Monday, 18 June 2012

How DJs should behave part 1 : Writing your bio

So I was having a moan this morning about DJ’s biographies and how off-putting some of them sound – which lead me to think about the ways DJs can behave. After all, DJing is a job, and, like any job, a bad attitude will get you in trouble, so I decided to write down a few pointers so that up-and-coming (and maybe some more established) DJs can learn from my 16 years of experience. Because of this, I’ve decided to jot down an occasional series on How DJs Should Behave.

Writing your bio.

Your bio, whether on your website, Soundcloud page or Facebook, is very important. If you are applying to places for gigs then this is often the first thing people will look at , and if it makes you sound like a diva or a moron, people probably aren’t going to listen to your mixes. It’s a fair assumption that most DJs aren’t also aspiring novelists, but a bit of professional presentation never goes amiss in this game. Firstly, this is your CV – Write down your achievements – clubs/bars/festivals you have played. Have you done any remixes or tunes? Write that down. Any other achievements in music? Write it down. Can you scratch as well as mix? Let them know! These are the most important things.

Two things to consider on the above, however, is firstly – DON’T LIE. People can (and will!) check stuff via the internet, or something you come across might be a best mate of one of the DJs you say you were mentored by, and this could get embarrassing. Secondly – How impressive ARE your achievements? If they aren’t, then don’t get too detailed – I recently saw one that said something along the lines of “I have played alongside the resident DJ at a wine bar in Skelmersdale” – which highlights not only that you’re NOT the resident DJ, but also that you believe playing a wine bar in Skelmersdale is something worth writing about. Chances are that prospective employers/fans aren’t going to be impressed by this. Much better to write “I have been playing in bars in the North”. It’s still true but it just doesn’t sound as desperate.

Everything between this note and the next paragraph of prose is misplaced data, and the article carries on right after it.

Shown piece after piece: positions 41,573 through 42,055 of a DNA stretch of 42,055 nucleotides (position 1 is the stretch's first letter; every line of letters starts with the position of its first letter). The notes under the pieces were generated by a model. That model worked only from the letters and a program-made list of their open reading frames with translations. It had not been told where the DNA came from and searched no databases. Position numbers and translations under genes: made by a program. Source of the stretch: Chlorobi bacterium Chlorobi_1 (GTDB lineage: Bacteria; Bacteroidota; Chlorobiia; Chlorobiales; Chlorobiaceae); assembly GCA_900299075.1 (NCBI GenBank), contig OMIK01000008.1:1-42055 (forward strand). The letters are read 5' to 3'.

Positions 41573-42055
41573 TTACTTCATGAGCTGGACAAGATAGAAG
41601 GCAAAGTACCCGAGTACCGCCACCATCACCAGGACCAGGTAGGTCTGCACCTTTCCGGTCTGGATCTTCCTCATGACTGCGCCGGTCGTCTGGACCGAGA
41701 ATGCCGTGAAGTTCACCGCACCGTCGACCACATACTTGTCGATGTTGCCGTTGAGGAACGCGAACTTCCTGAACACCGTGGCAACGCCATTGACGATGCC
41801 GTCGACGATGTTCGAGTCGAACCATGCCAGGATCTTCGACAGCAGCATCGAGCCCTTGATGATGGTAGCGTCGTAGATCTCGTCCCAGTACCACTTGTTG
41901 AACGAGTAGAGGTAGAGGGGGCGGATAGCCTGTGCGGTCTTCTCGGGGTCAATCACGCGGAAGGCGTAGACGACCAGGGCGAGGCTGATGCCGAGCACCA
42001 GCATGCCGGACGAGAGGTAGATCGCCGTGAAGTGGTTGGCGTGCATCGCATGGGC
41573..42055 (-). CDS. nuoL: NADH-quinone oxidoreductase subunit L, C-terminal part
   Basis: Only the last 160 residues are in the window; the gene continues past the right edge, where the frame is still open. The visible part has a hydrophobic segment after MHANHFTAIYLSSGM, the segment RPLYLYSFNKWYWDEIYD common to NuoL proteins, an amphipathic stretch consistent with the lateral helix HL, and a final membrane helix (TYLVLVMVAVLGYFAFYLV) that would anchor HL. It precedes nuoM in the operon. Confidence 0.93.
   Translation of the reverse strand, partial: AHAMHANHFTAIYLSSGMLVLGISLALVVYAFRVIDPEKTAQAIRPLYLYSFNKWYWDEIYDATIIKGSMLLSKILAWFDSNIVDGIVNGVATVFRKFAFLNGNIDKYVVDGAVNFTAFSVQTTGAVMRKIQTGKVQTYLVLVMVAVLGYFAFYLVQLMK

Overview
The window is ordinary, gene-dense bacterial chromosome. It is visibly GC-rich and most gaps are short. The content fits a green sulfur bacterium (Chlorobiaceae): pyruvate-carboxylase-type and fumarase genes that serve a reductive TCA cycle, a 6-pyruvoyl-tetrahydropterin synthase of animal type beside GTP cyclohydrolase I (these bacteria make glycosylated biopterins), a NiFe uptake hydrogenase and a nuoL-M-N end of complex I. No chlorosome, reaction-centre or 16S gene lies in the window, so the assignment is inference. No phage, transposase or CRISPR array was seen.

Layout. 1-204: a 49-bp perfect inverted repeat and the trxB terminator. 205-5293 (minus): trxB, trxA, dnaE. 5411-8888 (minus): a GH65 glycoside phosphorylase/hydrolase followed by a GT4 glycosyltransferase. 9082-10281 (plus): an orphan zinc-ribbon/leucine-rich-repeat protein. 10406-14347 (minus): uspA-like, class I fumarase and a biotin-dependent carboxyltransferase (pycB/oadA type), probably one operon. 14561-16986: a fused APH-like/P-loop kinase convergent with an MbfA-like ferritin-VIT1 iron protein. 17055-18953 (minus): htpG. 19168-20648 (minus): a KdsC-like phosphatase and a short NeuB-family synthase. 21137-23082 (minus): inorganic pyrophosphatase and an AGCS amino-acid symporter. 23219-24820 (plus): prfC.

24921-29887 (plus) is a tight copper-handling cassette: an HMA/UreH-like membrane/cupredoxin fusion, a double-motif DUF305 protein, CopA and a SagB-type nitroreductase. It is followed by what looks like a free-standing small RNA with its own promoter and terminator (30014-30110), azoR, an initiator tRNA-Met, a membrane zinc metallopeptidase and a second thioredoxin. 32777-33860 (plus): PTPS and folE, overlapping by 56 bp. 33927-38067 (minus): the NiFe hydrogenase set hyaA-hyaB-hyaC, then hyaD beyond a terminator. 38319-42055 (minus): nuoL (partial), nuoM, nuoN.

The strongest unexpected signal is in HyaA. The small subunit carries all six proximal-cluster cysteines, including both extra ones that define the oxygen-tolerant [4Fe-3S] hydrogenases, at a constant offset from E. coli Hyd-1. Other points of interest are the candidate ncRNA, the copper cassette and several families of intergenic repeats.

Of course, if you’re just starting out you might not have a long list of these, but not to worry, you can still sound interesting. A lot of DJ bios I have seen omit the most basic information – what style(s) of music do you play? Don’t just say ‘I play house’ – explain it a bit! ‘deep funky progressive beats’ is a much better descripton. If, like myself, you play across the board, don’t just say ‘eclectic’ – it doesn’t mean a thing to the reader, focus on a few main genres you play, such as ‘I play a mixture of reggae, funk and afrobeat, with a few surprises” – Even better, if you can word it to sound extremely exciting – “My music sounds like a firing stomp through 2-step, ferocious d&b and cavernous dubstep”, then people will want to listen, pure and simple.

However, avoid anything that sounds too pretentious – However great you are, it is unlikely that many people will agree that you are, for example “The most exciting young DJ in the scene” or that you have “unparalleled talents”. If other DJs or publications have said such things about you, great! Put it in quotations at the end of the bio, and credit your sources – but do make it’s a source that people have heard of (IE that can be Googled).

It might be a good idea, before you post your bio, to send it to your most intelligent friends for a bit of a proof-read. Really REALLY bad spelling, grammar or structure can be as much of a put-off as a bio full of lies or self-aggrandisation.

Also – GIVE YOUR CONTACT DETAILS, a link to your website/Soundcloud/FB page, and your email address.

Next time : Putting together a promo mix.